By science we mean all science, engineering, maths and medicine disciplines regardless of which division you are based in, including e.g., archaeology, anthropology and geography. For these purposes we consider science as part of society and culture; including history and philosophy of science, engineering, maths and medicine, and the ethics and implications of technologies, for example.
The Oxford Sparks Science Communication Academy is split into two parts:
A science communication masterclass over two sessions, open to 30 participants, that distils the essential elements of science communication using case studies and examples plus a range of exercises for you to apply what you’ve learnt.
An in-depth course for ‘Sparks Ambassadors’, up to 8 participants. Over four sessions (in person) you will build on and apply what you’ve learnt from the science communication masterclass by being taken through each step of creating high quality videos to share online.
The Ambassador cohort will be chosen through an application process.
You will work with Oxford Sparks to create (and optionally present) at least one video that will be published on our channels through to the end of the 2022-23 academic year.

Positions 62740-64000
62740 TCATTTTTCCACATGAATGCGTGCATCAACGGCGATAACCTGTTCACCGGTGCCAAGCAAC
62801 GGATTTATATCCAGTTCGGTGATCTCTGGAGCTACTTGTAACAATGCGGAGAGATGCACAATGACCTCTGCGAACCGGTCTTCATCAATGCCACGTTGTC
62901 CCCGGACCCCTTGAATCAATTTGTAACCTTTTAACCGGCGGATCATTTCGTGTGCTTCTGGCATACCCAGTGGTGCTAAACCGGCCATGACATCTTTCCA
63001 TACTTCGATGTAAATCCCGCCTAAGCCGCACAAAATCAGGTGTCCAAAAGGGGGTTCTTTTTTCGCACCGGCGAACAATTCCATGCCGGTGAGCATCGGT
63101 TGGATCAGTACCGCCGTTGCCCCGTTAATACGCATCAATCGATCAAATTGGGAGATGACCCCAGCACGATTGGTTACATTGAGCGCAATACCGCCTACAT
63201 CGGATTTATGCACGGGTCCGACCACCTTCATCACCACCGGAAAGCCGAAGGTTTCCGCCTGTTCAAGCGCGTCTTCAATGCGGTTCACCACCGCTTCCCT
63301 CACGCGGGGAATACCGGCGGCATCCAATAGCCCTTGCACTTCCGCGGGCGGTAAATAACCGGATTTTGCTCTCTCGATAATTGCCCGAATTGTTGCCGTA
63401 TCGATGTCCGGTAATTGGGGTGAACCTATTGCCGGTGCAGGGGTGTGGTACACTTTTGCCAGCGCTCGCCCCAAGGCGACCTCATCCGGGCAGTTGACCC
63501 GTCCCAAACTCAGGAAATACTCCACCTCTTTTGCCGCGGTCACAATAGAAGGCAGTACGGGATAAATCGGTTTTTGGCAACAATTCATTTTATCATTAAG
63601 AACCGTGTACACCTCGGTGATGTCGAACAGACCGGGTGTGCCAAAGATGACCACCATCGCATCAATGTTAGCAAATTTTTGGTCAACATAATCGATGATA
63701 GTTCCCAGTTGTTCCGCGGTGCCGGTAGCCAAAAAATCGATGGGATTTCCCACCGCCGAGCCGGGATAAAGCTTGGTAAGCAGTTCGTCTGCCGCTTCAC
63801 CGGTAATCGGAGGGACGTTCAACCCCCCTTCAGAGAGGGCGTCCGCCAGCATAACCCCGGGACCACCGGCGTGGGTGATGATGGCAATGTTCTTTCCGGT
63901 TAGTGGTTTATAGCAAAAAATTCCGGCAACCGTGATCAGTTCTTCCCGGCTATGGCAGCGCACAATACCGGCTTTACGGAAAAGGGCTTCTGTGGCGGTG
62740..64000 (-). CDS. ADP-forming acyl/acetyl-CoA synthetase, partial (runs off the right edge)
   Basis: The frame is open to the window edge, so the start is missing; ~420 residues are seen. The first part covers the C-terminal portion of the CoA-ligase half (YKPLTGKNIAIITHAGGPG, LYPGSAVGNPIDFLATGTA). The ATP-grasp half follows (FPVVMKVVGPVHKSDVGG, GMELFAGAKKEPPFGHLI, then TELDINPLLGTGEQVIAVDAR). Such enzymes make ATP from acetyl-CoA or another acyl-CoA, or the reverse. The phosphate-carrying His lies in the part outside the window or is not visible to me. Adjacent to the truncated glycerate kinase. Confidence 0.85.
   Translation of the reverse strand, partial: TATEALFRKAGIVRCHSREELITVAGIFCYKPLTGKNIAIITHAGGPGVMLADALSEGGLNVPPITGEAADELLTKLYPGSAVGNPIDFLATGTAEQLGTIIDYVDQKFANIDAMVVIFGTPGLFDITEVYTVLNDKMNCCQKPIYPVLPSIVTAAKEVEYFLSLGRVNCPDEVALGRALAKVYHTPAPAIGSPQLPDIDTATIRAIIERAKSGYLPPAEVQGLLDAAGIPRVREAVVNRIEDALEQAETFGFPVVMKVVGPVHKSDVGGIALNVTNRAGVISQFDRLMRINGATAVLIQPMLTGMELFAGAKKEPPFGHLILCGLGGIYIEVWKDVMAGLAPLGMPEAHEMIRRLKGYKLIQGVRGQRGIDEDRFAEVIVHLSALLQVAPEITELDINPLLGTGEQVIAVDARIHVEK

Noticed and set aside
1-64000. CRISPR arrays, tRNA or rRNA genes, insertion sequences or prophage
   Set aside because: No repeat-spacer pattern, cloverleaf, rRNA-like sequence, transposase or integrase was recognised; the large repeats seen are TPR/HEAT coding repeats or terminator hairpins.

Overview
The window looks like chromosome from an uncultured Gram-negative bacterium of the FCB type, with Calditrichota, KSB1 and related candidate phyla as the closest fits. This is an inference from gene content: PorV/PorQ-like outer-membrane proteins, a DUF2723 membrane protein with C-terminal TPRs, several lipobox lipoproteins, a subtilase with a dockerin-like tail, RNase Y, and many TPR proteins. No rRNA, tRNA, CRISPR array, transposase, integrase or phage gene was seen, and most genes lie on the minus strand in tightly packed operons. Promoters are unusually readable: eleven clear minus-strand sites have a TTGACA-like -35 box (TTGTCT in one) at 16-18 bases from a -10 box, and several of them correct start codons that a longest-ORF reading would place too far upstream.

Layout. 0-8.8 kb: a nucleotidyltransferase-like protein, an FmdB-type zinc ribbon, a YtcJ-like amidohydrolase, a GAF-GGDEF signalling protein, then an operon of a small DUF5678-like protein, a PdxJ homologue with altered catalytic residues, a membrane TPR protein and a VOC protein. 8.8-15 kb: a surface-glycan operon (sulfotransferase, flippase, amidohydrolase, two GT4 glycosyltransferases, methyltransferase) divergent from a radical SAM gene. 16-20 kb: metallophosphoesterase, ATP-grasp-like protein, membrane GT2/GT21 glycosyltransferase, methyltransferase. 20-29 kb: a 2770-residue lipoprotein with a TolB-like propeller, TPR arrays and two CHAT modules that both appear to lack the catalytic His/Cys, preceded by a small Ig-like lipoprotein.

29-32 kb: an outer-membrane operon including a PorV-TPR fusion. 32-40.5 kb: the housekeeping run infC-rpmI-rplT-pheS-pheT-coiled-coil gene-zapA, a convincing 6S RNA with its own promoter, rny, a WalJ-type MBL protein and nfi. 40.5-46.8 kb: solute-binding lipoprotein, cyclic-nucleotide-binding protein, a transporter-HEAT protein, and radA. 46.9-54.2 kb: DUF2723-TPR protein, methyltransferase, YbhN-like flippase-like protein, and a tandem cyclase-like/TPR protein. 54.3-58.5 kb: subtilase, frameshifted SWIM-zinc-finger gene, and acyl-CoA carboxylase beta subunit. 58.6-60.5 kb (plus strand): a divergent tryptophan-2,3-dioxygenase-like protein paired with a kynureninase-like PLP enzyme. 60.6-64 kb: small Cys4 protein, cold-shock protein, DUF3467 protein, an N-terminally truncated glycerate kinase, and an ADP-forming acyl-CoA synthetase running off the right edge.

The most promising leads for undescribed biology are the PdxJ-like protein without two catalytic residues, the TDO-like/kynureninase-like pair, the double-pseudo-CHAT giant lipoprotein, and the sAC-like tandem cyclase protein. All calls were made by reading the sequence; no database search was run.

Full details about the Ambassador Scheme will be provided to participants of the masterclass sessions.
Note: you will not be expected to film and edit videos as there will be technical support from our research video producer, however awareness of this is useful for developing ideas and scripts.
|Date & time||Session|
|Science Communication Masterclass for up to 30 participants||
17 Nov 2022
Science communication essentials
In person - Careers Service, 56 Banbury Road.
In this session you will be introduced to core tools in the science communication arsenal and basic good practice.
23 Nov 2022
Science communication essentials II
In this session you will be introduced to advanced ideas in science communication with a focus on understanding audiences.